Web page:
• Thu
  • Aug 28, 2014
  • Updated: 10:48pm
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PUBLISHED : Thursday, 28 March, 2013, 12:00am
UPDATED : Thursday, 28 March, 2013, 3:30am

China's new securities regulator must continue on path of market reform

Hu Shuli says Guo Shuqing's leaving must not mean a U-turn on efforts to build a healthier regulatory system, and the early signs are reassuring

With his departure as chairman of the China Securities Regulatory Commission, Guo Shuqing became the agency's most short-lived chief. We don't know how he felt, but the stock market swing on March 18, the day Xiao Gang took office, suggested that investors were not yet sure what to expect of Guo's successor.

Guo's departure after 17 months in office is not good news for a securities market in need of overhaul. The various schemes he launched were aimed at long-term market reform, and their effects can only be felt after a few years of implementation. To be sure, the deregulation of the stock market and funds must continue, to prevent a return of the old ills; efforts to securitise bonds and assets will come to a dead end if they are put on hold now; and the "zero tolerance" audit policy, especially, must be fully backed, for there can be no U-turn.

Continuity in the regulatory framework is a priority. That does not mean Xiao must only follow in Guo's footsteps, but the new chief has the responsibility to deepen market reforms.

So what kind of securities regulator does China really need?

Of the reforms introduced over the past year, the most challenging is to revamp the framework that regulates the issuance and delisting of stocks. During his tenure, Guo did not fully resolve the problems with the application and vetting of a listing, but the direction of change is clear. The commission has set out to make delisting simpler and quicker, raise the standards for the reorganisation of corporate assets, enhance the transparency of the vetting process and crack down on financial fraud.

We also recall Guo's words when he first took office, "Could we stop vetting IPO applications?" The question reflected the open mind of a progressive regulator.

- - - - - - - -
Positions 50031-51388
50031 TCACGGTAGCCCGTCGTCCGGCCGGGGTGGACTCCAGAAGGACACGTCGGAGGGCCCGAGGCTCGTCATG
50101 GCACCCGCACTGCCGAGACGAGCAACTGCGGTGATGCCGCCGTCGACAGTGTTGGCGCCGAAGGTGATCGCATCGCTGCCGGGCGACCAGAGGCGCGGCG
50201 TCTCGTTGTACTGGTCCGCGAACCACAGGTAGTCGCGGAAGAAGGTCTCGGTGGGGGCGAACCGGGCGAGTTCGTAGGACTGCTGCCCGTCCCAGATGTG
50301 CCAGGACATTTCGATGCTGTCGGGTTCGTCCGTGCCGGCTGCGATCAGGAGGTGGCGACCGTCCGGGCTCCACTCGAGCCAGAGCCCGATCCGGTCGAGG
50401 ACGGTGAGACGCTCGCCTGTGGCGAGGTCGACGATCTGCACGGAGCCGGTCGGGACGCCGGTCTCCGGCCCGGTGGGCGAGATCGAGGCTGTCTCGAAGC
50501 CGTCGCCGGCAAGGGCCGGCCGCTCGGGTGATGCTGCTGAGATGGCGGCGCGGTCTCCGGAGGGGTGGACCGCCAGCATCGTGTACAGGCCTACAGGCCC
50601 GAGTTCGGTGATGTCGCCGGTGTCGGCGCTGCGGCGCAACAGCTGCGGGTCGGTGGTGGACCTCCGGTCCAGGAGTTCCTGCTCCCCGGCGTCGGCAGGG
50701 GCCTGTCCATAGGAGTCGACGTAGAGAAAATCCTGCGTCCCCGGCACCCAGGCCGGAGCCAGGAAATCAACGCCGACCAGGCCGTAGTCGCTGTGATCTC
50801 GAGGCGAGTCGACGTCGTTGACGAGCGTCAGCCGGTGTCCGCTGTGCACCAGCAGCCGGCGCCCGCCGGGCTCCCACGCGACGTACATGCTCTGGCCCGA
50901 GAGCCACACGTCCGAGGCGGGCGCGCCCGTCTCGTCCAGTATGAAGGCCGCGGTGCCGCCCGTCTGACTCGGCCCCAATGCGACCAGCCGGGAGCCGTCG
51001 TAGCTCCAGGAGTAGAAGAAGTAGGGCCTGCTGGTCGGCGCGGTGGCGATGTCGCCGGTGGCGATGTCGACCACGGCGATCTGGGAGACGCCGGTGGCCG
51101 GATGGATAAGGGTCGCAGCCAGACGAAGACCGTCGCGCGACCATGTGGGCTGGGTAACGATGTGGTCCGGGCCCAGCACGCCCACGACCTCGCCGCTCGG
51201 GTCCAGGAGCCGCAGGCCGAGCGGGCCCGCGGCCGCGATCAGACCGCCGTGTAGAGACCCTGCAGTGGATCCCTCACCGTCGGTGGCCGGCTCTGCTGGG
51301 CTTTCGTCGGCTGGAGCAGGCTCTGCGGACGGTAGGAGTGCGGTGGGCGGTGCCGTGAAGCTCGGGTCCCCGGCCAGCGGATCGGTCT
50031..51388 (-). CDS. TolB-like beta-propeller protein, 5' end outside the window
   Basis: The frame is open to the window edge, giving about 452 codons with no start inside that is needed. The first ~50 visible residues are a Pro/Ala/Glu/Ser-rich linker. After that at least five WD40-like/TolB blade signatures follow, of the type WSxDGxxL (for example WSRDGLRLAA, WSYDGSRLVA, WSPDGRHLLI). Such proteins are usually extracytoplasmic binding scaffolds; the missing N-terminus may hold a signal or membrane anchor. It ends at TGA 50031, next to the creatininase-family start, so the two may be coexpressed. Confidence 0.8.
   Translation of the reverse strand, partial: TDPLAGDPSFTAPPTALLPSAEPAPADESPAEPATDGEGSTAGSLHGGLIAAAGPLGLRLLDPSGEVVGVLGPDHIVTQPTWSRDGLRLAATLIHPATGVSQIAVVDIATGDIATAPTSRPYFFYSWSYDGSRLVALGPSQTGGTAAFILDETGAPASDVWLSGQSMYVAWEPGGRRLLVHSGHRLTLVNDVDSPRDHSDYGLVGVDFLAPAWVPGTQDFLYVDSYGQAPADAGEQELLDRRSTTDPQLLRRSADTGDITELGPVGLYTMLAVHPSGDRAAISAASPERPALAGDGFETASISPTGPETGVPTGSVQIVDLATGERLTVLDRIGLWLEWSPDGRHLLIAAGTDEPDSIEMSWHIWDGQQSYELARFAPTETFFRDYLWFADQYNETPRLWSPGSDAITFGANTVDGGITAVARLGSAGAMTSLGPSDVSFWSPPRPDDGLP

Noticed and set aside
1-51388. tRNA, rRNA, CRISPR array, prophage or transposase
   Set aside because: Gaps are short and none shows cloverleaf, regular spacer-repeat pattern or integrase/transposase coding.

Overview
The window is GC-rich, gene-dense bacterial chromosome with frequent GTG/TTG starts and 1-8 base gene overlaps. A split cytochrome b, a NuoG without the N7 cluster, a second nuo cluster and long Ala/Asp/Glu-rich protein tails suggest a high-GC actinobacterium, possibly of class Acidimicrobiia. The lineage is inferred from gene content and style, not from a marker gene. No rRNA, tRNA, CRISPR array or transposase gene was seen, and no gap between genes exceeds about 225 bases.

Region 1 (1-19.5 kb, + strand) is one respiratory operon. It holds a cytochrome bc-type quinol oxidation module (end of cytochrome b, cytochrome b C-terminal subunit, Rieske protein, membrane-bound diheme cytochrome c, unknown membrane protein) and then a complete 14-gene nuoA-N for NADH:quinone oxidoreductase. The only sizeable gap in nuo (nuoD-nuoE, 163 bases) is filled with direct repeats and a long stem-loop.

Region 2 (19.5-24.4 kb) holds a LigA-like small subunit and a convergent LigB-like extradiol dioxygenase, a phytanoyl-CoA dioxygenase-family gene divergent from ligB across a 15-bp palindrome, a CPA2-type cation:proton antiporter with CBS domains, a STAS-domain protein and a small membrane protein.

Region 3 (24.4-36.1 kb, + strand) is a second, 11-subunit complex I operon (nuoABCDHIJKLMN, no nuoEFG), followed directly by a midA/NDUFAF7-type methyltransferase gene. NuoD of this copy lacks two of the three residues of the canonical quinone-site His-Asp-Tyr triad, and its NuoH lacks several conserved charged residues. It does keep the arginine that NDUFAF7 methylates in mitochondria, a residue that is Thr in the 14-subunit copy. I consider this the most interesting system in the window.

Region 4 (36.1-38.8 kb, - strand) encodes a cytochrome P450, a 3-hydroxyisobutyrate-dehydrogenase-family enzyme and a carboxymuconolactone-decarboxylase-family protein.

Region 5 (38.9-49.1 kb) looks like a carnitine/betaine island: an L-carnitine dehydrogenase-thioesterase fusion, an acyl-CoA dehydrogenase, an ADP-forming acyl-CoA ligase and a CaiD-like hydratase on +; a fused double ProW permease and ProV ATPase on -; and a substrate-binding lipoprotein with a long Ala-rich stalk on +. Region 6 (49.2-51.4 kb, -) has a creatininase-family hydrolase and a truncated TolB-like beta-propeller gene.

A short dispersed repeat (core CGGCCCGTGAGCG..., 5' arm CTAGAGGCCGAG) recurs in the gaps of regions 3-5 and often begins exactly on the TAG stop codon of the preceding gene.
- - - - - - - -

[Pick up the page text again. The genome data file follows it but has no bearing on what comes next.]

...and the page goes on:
At their heart, Guo's reforms are guided by a belief that the market should be left to allocate resources, while the government should retreat to its proper role as service provider and regulator. China needs a securities regulator that works towards this vision.

At a time of leadership transition, any perceived hesitation about reform could undermine market confidence. So it's essential that there is policy continuity.

Being the securities regulator is a tough job. The biggest challenge is to stick to the job amid the market's rise and fall. When the stock index falls, interest groups will invariably lean on the regulator with the cry of safeguarding investor interests. But boosting the stock index is not the job of the regulator.

By the same token, the tendency to judge the performance of the regulator by the performance of the market is misplaced. It creates the wrong impression that the regulator has a political task to push up the index. If that were the case, the Chinese stock market would rise on the back of favourable government policies, and individual investors would be the ones who suffer when the market falls. In the long run, the stock market will remain sluggish if its market fundamentals, structure and regulatory system are not improved.

When Zhou Xiaochuan took the chair in 2000, he pointedly stressed that the commission's job was not to manage the stock indices but to monitor them. As its chief, he introduced reform measures that sought to cut the powers of the regulator. Sadly, Zhou left the post after serving only 34 months, and the commission's focus soon shifted thereafter.

Guo, too, did not pursue policies that set out to boost the stock index, and was careful to say little beyond expressing his confidence in the A shares and blue-chip stocks. Faced with a sluggish market, his response was not to demand central government help to lift it, but to focus on strengthening the market framework to try to raise confidence.

It would seem that regulators could only win support if they made it their job to boost the market, and all that was expected of them was an artificially propped-up market.

But Guo set out to change the script. His hard work earned him popularity and respect, and people in the industry were largely sorry to see him go. This was not only because the blue-chip stocks he backed are now doing well, but also because of worries that the reforms he advocated for a stronger, healthier capital market might come to an end.

The new chairman of the commission should take heart: the rise and fall of the stock market should reflect economic fundamentals, and any effort to "stabilise" it would be misguided.

The stock market attracts all sorts of investors seeking profit. As its regulator, the chairman of the commission need only adopt an open, fair and streamlined system to regulate market transactions. This is his proper role. Such an approach is good for the market, and consistent with the policy direction of the new government.

The new chair of the commission is a low-key person who has spent most of his career in banking, including at the central bank. We don't yet know his thinking on the stock market. But Xiao has proved himself capable of plans that respect the market and are mindful of risks. He is also known to have an international outlook. If he brings these qualities to the commission, the reform effort will not fail.

A day before he took over, Xiao pledged policy continuity at the handover meeting at the commission. This is a good start.

This article is provided by Caixin Media, and the Chinese version of it was first published in Century Weekly magazine. www.caing.com

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